A variety of deflection methods have been suggested in past: gravitational tractors, landing a manned mission on Apophis, knocking it off target by ramming it or striking it with nuclear weapons. There is no broad consensus on what might work best.
"There's also the question of how you design the 'campaign' to attack the asteroid. You'd probably have to launch multiple vehicles, in case some failed," Ailor said.
Five years ago, Ailor said, the Aerospace Corp. ballparked the cost of such a mission at $80 billion (U.S.). NASA's current annual budget is a little over $17 billion. Perminov, sounding less than expert on the whole subject, got the year of impact wrong (2032), couldn't cite the latest estimates accurately and seriously underestimated the potential cost. But he's right about the risk.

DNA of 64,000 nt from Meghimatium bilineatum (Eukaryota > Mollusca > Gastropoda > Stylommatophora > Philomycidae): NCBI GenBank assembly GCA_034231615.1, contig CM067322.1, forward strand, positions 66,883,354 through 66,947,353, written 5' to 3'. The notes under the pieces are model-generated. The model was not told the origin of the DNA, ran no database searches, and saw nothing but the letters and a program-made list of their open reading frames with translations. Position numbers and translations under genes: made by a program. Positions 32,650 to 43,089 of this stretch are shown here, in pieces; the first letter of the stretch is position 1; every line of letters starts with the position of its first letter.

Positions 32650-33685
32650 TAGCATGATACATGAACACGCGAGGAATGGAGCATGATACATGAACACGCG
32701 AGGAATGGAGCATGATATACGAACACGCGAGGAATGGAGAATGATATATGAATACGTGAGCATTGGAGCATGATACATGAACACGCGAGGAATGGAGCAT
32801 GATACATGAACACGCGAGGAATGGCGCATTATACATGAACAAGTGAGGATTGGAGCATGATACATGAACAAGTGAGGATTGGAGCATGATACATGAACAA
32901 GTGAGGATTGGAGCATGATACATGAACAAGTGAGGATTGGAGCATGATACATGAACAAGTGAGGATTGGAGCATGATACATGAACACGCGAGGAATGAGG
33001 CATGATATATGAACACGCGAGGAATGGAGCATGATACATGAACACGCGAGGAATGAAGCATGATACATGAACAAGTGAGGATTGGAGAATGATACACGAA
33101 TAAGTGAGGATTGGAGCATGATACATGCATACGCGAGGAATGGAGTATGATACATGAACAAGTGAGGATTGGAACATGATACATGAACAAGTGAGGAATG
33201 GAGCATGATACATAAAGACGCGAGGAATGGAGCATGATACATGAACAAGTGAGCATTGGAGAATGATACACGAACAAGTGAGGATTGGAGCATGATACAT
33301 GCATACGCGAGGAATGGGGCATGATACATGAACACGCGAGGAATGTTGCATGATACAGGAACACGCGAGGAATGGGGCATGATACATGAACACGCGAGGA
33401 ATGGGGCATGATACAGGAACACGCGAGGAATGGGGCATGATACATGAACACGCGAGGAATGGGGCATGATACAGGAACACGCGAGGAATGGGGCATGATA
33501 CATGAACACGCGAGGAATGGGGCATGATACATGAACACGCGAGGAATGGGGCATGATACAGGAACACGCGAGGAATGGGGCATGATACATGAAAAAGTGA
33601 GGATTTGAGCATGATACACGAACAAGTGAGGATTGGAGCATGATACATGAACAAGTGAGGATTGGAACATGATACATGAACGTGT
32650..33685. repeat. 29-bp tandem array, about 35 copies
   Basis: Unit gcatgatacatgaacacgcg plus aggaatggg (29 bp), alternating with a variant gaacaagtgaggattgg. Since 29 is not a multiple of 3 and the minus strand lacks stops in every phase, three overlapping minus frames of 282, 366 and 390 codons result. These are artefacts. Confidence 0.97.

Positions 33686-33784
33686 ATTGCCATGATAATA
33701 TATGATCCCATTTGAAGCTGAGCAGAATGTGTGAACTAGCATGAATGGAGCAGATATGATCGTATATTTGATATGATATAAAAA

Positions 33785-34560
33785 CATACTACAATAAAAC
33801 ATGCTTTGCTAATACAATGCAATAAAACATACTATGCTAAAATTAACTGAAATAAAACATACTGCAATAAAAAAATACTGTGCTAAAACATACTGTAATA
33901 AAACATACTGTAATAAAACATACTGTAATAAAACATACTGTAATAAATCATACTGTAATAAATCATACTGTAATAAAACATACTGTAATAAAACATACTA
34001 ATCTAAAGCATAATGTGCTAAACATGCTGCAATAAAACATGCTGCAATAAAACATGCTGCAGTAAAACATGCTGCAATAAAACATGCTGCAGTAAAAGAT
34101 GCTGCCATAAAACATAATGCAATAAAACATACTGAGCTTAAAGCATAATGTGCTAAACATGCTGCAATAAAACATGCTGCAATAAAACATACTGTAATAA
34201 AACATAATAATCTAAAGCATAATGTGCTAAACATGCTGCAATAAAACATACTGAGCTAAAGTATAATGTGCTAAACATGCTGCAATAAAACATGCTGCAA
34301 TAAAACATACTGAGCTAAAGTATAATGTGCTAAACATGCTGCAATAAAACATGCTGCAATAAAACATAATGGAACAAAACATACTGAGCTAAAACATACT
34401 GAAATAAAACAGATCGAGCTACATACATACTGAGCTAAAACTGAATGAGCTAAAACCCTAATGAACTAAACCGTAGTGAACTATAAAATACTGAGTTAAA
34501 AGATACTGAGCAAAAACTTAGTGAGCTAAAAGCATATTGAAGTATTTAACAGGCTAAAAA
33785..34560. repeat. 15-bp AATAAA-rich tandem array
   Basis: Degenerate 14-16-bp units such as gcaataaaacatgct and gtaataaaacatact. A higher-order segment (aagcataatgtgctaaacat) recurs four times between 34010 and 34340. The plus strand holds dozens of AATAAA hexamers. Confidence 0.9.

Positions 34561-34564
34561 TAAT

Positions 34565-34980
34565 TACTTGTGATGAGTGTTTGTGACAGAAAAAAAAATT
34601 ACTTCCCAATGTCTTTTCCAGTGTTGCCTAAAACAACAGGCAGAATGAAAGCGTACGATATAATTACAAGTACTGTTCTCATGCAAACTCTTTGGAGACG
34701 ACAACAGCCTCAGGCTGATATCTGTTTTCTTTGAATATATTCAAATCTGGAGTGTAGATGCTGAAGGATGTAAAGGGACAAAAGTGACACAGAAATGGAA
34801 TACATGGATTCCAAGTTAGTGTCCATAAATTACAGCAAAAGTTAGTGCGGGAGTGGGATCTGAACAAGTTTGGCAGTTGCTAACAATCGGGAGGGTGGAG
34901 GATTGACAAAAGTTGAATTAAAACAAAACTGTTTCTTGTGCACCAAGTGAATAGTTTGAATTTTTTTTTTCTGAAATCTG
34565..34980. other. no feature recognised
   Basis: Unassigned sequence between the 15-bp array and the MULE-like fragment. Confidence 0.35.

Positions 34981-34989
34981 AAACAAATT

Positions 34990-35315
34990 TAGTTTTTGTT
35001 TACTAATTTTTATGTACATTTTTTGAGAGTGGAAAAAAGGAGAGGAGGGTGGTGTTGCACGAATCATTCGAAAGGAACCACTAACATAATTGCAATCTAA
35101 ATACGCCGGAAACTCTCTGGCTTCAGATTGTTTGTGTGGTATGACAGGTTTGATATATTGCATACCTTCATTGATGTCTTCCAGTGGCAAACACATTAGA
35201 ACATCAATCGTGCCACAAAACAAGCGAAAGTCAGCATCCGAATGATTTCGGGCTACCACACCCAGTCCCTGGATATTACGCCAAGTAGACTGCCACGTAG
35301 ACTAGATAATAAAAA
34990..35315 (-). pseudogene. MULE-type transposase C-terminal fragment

Ailor points out that the asteroid which exploded over Tunguska, Russia in 1908 was only 30 metres across. It devastated more than 2,000 square kilometres of forest. Apophis is 270 metres in diameter.
What if it hit the Earth directly?
"That'd be a very bad day," Ailor said. "Probably not the end of all life as we know it. But a bad day."
GULP!! I guess I should start making that list of things to do right away. We've only got 20-30 years left to enjoy ourselves.